In a recent publication with Ericsson, we call for more principled development of copyright law and, particularly, greater emphasis on creating cheap, easy, and quick legal distribution channels (as opposed to harsher, cheaper, and quicker enforcement mechanisms). Most of this is pretty straightforward – we need more evidence in our policy development. Importantly, however, we Read more about Copyright enforcement principles[…]
Michael Geist is reporting that the text of the secret Anti-Counterfeiting Trade Agreement (ACTA) chapter on internet enforcement has been leaked. As suspected, the text is unlikely to require major changes to Australian law, but it does do two very concerning things:
- Increased pressure on intermediaries (ISPs) to monitor and police their networks: in the recent iiNet litigation, the Federal Court found that ISPs were under no obligation to terminate the accounts of subscribers that the film industry alleged (without proof) were infringing copyright. This is a contentious point, and we expect to see the copyright industry lobby for legislative change. The ACTA provides them with more ammunition to argue for a three-strikes policy, which is unfortunate.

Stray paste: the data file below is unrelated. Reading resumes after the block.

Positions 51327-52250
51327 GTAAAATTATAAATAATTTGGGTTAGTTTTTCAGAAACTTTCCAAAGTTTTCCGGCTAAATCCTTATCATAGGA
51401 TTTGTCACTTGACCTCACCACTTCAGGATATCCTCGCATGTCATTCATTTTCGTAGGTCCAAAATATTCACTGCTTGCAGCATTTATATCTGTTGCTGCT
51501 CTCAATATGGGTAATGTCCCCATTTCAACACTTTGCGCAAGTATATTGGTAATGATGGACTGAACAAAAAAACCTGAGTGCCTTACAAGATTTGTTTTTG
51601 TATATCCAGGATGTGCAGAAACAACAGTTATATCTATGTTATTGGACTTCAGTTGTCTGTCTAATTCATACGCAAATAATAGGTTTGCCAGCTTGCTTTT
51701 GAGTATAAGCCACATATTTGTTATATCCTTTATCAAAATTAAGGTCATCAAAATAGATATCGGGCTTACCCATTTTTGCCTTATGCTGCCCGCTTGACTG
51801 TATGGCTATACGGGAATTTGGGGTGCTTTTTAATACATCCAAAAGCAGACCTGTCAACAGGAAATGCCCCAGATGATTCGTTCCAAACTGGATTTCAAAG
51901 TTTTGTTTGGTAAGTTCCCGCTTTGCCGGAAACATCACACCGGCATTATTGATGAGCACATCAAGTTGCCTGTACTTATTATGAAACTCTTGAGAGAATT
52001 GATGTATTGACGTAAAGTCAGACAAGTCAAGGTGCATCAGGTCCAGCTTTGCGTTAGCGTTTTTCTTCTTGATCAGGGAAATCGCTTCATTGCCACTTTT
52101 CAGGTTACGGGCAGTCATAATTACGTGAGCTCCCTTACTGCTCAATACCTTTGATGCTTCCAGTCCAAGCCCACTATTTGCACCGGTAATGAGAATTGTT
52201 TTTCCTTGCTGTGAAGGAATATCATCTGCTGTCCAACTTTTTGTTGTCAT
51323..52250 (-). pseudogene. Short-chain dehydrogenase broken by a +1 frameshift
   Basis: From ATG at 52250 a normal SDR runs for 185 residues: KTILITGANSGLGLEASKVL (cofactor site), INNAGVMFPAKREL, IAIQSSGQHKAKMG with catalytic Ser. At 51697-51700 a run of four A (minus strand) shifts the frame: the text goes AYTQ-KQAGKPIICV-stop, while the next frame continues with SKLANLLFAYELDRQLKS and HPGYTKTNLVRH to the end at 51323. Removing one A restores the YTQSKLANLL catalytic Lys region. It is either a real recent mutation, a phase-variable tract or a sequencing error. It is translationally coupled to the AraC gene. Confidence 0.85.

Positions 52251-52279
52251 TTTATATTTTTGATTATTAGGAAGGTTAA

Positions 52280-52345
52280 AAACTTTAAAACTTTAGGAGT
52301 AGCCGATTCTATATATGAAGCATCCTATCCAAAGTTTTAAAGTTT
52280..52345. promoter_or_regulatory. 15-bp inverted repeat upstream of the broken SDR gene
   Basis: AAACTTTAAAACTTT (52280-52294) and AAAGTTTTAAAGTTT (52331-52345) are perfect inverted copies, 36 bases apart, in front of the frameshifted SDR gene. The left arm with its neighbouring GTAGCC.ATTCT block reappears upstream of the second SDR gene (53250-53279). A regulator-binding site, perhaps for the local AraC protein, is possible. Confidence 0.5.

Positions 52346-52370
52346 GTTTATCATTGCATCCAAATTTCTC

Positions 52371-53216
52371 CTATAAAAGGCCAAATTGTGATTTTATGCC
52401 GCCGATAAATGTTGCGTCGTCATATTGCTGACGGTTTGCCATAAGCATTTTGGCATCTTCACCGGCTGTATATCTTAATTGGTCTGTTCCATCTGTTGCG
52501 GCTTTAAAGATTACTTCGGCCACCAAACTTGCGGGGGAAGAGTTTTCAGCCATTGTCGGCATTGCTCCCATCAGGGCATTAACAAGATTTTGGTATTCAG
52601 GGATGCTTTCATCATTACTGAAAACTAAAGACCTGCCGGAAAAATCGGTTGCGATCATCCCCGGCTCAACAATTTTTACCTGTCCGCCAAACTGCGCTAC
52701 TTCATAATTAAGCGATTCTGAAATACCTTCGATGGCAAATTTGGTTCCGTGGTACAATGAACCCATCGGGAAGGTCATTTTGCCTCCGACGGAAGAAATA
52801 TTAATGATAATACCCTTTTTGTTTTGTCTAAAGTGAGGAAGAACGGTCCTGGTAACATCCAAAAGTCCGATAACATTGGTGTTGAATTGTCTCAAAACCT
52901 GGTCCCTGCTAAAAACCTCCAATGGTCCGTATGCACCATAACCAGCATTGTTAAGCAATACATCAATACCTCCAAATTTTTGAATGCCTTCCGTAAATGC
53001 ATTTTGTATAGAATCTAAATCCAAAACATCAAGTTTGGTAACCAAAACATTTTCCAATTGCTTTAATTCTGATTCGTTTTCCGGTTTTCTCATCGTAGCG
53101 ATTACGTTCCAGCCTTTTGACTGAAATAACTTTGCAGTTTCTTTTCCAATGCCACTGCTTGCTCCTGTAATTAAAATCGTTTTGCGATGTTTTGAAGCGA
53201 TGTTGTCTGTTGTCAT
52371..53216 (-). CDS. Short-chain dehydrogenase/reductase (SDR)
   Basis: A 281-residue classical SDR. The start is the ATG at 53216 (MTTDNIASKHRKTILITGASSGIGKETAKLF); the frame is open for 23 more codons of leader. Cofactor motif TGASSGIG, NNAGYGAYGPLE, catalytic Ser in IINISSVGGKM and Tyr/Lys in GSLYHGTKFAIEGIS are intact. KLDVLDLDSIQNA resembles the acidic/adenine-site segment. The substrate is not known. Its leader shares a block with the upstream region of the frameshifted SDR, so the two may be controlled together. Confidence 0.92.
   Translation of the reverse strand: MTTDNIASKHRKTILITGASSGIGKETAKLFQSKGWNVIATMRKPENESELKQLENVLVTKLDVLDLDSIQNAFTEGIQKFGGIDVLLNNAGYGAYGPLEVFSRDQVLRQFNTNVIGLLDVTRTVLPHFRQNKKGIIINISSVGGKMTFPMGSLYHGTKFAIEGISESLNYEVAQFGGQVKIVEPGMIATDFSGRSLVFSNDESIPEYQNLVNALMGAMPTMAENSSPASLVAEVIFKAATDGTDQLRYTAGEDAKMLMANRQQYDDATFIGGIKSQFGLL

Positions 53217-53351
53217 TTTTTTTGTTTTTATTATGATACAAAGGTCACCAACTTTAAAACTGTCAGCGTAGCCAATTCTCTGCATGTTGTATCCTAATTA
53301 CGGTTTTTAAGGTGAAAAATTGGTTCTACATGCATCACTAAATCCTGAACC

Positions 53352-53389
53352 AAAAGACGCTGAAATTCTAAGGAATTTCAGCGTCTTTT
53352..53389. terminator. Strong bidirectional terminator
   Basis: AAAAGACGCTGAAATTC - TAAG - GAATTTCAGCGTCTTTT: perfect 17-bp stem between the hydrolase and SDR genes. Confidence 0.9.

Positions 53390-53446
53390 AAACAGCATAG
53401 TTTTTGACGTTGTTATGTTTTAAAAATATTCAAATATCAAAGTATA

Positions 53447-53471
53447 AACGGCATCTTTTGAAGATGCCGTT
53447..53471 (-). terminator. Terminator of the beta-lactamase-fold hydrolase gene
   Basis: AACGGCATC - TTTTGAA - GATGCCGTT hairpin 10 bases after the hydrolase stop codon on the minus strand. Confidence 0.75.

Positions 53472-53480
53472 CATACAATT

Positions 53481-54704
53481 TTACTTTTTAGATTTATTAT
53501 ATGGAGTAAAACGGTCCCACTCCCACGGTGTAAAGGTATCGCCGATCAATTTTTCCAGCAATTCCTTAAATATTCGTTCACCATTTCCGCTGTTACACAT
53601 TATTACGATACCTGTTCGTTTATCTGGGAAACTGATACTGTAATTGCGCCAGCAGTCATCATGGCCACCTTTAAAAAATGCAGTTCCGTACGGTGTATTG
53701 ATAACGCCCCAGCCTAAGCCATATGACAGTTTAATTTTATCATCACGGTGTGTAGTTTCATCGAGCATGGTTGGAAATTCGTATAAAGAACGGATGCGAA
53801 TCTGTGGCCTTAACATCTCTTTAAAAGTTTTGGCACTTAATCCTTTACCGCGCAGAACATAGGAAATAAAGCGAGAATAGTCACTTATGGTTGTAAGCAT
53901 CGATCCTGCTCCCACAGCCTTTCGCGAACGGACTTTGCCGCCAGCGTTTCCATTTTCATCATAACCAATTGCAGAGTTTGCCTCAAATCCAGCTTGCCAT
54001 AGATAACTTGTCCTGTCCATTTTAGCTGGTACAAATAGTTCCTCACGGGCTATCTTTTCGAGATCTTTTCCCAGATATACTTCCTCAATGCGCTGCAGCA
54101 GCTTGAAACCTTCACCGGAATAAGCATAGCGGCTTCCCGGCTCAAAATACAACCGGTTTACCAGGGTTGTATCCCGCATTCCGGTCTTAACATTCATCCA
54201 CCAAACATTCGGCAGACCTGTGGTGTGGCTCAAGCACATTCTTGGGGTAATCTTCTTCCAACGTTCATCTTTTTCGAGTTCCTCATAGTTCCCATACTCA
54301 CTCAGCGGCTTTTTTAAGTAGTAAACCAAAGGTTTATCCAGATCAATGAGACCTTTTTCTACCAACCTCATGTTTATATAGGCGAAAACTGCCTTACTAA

- Increased entrenchment of the harshest level of copyright sanctions: my biggest concern with ACTA is what it means for the way that international copyright law is developed. Copyright is such an important part of the framework that governs the way that we interact online – it underpins nearly every aspect of modern communication. Because the balance between providing authors with an incentive to create and users with the ability to access is so critically important, the way in which copyright policy is made is also critically important for a society. The ACTA, a secret plurilateral agreement, ensures that the role of the public is minimised, allowing corporate rightsholders to set the agenda for copyright policy.